As reported by CNN, ABC News, and other sources including this one, Barack Obama has sent one hundred "combat-ready" troops to Central Africa to provide technical assistance to forces trying to counter notorious northern Ugandan warlord, Joseph Kony, leader of the Lord's Resistance Army (LRA) rebel group. The LRA, a group loosely centered around extreme religious views, has been active since the late 1980s, engaging in a low-intensity civil war with the Ugandan government. They are accused of multiple atrocities, including child abduction for the purposes of creating combatants and massacres of entire villages within the Gulu region. They also exploit Uganda's weak borders to receive and provide support to other rebel groups in South Sudan, Central African Republic, and the Democratic Republic of Congo, all other countries containing regions rightfully known as 'conflict neighborhoods,' where arms markets make for easy supplies of weapons and cash to fight wars.
What does this seemingly small intervention in a largely overlooked corner of the world mean for the U.S.? Why are we now sending troops, however small the number may be, to fight a largely unknown organization in an area that has been awash with blood for the past two decades?
Justification for intervention is easily traceable to Obama's signing of the Lord's Resistance Army Disarmament and Northern Uganda Recovery Act of 2009, which "expressed support for increased, comprehensive U.S. efforts to help mitigate and eliminate the threat posed by the LRA to civilians and regional stability." Tellingly however, although the LRA has been active since then, the U.S. has remained silent on problems in the area, as nothing 'new' has happened, by which I mean that in recent weeks there has been no shocking event -- or at least no event(s) more shocking than usual -- that would spur a change in U.S. posture since the largely symbolic signing of this act.
What has changed?
I would argue the setting of the stage for greater U.S. involvement in Africa began with the terror attacks in the Ugandan capitol of Kampala during the World Cup in July 2010, which killed upwards of 75 people. Al-Shabab, the Somali-based terrorist organization, claimed responsibility for the attack and threatened future attacks on fellow East African Community member nation Burundi, which also sent troops to the African Union Assistance Mission to Somalia in the summer of 2010. At roughly the same time, South Sudan voted to secede, while areas of the Central African Republic and the Democratic Republic of Congo continued to be unstable as pockets of active rebel violence continued sporadically. With the official succession of South Sudan in 2011, border regions between the now separate countries quickly devolved into violence. Finally, the 'Arab Spring' taking place to the north not only provided inspiration to many in Central Africa but created a relatively new model of U.S. policy toward politics on the continent, as we sent technical assistance to Libya as a part of NATO.
So, while there has been no specific event to trigger U.S. intervention in Africa's ongoing troubles, the time to address any number of issues is ripe. There is the potential to bring some stability to a long-suffering area. There is the fact that LRA leader Joseph Kony is a particularly vicious character who has been indicted by the International Criminal Court for numerous crimes against humanity, including murder and child abuse. There is, also, the LRA's proximity to the Horn of Africa and particularly Somalia, a country now known mainly for its failed state, its piracy, and its export of terrorism.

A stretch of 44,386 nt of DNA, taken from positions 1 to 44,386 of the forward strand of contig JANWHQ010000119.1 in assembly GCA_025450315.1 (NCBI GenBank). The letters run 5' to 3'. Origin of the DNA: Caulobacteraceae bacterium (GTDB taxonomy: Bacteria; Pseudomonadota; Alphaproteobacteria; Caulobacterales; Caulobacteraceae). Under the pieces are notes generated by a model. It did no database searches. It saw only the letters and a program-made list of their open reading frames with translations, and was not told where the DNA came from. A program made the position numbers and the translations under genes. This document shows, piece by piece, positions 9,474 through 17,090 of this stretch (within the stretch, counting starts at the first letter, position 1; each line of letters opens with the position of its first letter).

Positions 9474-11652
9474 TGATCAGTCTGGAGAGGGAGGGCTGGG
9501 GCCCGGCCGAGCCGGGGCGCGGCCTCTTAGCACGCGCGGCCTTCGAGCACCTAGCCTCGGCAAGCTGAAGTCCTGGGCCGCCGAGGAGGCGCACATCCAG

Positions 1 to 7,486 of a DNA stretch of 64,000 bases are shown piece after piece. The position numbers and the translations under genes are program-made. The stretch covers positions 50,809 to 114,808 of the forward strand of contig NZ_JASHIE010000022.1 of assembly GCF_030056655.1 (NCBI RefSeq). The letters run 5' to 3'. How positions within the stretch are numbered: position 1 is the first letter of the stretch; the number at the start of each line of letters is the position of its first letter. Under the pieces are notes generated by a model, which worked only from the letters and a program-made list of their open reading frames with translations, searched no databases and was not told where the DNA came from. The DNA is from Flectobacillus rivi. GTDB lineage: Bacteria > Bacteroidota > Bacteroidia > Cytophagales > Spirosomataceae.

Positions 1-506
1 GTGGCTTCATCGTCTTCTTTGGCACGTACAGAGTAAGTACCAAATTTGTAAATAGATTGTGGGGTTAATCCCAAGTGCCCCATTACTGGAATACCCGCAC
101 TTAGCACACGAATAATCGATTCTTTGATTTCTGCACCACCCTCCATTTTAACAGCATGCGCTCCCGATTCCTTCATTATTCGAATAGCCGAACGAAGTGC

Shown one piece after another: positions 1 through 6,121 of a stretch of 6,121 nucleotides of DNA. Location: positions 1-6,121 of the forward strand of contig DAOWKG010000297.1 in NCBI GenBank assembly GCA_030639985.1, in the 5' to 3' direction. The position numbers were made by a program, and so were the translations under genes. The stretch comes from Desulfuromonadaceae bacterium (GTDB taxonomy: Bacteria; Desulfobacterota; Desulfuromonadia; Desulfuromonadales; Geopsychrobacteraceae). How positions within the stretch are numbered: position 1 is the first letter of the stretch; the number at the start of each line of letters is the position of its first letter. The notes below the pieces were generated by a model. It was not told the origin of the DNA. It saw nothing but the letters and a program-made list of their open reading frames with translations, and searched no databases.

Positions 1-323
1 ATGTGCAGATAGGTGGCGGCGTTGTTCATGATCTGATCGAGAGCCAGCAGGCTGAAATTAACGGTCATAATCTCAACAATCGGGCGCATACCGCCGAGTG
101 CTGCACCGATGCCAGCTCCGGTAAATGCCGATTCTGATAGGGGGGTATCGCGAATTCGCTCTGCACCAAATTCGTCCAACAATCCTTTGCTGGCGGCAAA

Is it overly cynical to wonder if 'assistance' in Uganda and Central Africa is the start of the U.S. gearing up for the next logical stage of the now-nameless 'War On Terror'?
It's certainly possible that the president recognizes the practical advantages 'assisting' the region could have in regard to global terrorism. The practicality of such a move, assuming that it is simply the beginning of something larger, should be measured against the myriad of problems still another front presents logistically, economically, and in regards to public support. And there is the perhaps greater problem that our dealings in Africa, military or otherwise, are never easy.
The last serious 'boots on the ground' U.S. mission in Africa was as part of the United Nations Assistance Mission to Somalia (UNASOM I and II) in the early 1990s, an involvement which ended with the horrific events dramatized in the film Black Hawk Down. The subsequent withdrawal of the U.S. from future conflicts in the region included turning a blind eye to the Rwandan genocide in 1994, civil wars in the Central African Republic and Cote D'Ivoire, and the Congo Wars (1996-1998) and (1998-2003), which combined have killed upwards of 4 million people. The internal politics of the U.S. and the lack of connection between black Africans half a world away and mainstream America simply led to a path of non-intervention; after Somalia, there were practical concerns as to the abilities of outside troops to affect change in African politics, but the truth of the matter was, it was an investment in peace and development the U.S. was then unwilling to make.
For better or worse, this could be changing. The U.S. has given approximately $45 million in military aid to fight terrorism in Uganda and Burundi in recent months. And while the White House has stressed the limitation of our involvement in the fight against the LRA, there has been no mention as to whether or not the president has closed the door for expansion of the mission or for other 'assistance' elsewhere in Africa.
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